Google Responds To FCC Inquiry By Highlighting AT&T's Hypocrisy

In a blog post, Google has given their take on the whole brouhaha over the restriction of outbound Google Voice calls to phone numbers in “rural” areas. Google writes that the reason they restrict these calls to local phone carriers’ in rural areas is not only because they charge pricey termination rates for calls but because these carriers are partnering with adult sex phone operations and free conferencing call centers to drive traffic. Google says that because Voice is a free application, they can’t afford to pay for these rates — and that because it is not a traditional phone service, it shouldn’t have to.

AT&T has also previously tried to block calls to these areas but the FCC mandated that the carrier continue service to these areas to provide universal service. AT&T called Google out a few weeks ago to the FCC, saying that there’s no reason that Google should be able to block these calls because of the rates if AT&T can’t do this. Shortly afterward, Google responded, explaining that it was not a traditional phone carrier and should not be held to the same rules as AT&T. But AT&T continued to complain and has even convinced a number of members of Congress to decry Google’s actions.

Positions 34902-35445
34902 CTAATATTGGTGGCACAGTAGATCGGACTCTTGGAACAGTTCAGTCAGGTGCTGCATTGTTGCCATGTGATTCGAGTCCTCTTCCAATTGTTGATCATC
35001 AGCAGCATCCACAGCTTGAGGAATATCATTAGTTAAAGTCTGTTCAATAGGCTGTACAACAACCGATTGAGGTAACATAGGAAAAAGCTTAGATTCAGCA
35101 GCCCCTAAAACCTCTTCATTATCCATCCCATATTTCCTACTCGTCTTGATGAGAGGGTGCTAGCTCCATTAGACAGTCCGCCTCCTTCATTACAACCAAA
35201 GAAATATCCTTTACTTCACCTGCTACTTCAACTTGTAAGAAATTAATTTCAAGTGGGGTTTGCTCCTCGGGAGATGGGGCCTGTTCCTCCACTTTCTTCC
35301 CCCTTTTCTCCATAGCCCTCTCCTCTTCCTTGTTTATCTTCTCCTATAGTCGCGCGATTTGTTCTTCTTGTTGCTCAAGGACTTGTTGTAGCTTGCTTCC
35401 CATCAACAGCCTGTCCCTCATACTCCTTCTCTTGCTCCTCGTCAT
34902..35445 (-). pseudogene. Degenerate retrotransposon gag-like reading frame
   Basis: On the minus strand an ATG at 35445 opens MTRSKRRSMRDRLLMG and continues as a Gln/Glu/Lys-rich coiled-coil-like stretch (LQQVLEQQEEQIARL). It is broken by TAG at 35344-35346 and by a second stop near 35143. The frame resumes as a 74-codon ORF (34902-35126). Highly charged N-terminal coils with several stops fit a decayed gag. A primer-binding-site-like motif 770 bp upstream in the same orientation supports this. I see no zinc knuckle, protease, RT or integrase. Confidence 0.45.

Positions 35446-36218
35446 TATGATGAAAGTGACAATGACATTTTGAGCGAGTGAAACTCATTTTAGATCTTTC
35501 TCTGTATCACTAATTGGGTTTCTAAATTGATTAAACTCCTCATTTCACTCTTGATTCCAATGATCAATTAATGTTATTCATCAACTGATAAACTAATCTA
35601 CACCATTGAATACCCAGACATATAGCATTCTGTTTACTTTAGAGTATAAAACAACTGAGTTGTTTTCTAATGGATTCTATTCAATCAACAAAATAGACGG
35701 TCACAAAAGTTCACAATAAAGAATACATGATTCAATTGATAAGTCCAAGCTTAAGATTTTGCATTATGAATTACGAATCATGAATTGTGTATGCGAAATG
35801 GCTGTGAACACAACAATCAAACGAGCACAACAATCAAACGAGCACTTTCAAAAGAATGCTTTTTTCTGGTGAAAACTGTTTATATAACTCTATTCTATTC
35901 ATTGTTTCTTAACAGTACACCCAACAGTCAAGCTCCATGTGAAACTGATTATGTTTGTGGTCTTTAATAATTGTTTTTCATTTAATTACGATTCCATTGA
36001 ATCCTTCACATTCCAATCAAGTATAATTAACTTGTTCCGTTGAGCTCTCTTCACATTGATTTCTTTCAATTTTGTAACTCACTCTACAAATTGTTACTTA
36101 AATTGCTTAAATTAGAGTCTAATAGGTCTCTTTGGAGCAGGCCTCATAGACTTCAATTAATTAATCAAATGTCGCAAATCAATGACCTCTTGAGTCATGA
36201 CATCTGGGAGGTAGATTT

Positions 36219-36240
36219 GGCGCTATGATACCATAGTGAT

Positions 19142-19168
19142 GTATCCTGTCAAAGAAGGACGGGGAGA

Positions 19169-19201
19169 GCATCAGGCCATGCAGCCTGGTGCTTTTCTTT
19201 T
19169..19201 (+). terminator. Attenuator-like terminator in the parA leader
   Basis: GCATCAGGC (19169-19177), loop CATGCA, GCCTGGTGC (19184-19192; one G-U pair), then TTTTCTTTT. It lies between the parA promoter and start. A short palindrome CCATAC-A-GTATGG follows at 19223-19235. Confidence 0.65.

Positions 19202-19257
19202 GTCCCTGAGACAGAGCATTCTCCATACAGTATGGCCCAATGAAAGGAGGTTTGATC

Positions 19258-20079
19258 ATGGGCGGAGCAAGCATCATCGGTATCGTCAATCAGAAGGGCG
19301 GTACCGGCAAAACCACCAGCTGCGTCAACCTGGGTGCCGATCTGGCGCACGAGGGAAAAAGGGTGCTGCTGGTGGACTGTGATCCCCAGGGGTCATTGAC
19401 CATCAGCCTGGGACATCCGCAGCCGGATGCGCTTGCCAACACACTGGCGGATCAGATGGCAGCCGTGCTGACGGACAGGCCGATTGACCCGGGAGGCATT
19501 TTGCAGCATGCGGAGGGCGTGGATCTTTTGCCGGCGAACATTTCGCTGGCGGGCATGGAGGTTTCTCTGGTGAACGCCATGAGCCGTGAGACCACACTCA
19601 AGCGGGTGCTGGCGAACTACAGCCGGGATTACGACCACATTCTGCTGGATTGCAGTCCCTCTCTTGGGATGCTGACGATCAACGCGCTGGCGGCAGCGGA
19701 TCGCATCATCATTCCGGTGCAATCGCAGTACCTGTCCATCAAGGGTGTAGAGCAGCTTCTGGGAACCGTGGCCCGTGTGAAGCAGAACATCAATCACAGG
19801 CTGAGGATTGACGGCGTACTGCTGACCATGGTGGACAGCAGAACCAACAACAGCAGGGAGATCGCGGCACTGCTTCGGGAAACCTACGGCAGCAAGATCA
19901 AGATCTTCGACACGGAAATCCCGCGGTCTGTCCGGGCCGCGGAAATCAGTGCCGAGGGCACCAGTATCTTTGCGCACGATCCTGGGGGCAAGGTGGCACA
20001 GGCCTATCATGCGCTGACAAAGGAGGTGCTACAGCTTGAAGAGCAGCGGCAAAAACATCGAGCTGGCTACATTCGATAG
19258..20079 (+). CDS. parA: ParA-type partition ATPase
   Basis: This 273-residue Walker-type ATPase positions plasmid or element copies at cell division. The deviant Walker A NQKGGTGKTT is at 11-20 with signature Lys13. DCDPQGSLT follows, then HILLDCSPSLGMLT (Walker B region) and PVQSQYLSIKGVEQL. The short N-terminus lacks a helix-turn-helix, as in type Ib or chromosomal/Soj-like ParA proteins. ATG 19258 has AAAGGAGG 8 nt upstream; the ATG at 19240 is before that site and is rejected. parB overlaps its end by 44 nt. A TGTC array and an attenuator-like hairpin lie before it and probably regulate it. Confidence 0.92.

Today, the FCC responded to AT&T’s complaint by asking Google for more information about Google Voice, which Google claims is a free web-based free application designed to “supplement and enhance existing phone lines, not replace them.” Google says that AT&T is in a completely different situation, in part because the carrier charges users for their services and receives hundreds of millions of dollars in universal service subsidies. Google says that web applications like Google Voice and Skype shouldn’t be treated like traditional phone services and calls attention to AT&T’s hypocrisy in the whole matter.

Here’s the the conclusion from Google’s post:

And despite AT&T’s lobbying efforts, this issue has nothing to do with network neutrality or rural America. This is about outdated carrier compensation rules that are fundamentally broken and in need of repair by the FCC.

Photo credit: Flickr/technicolorcavalry